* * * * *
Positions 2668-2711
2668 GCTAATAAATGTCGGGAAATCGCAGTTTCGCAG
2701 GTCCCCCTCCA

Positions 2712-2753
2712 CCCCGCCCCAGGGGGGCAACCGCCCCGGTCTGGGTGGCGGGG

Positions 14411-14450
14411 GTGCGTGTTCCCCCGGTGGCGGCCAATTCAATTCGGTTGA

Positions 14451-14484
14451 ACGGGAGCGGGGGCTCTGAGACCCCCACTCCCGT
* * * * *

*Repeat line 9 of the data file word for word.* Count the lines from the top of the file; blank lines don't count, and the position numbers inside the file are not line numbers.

14451 ACGGGAGCGGGGGCTCTGAGACCCCCACTCCCGT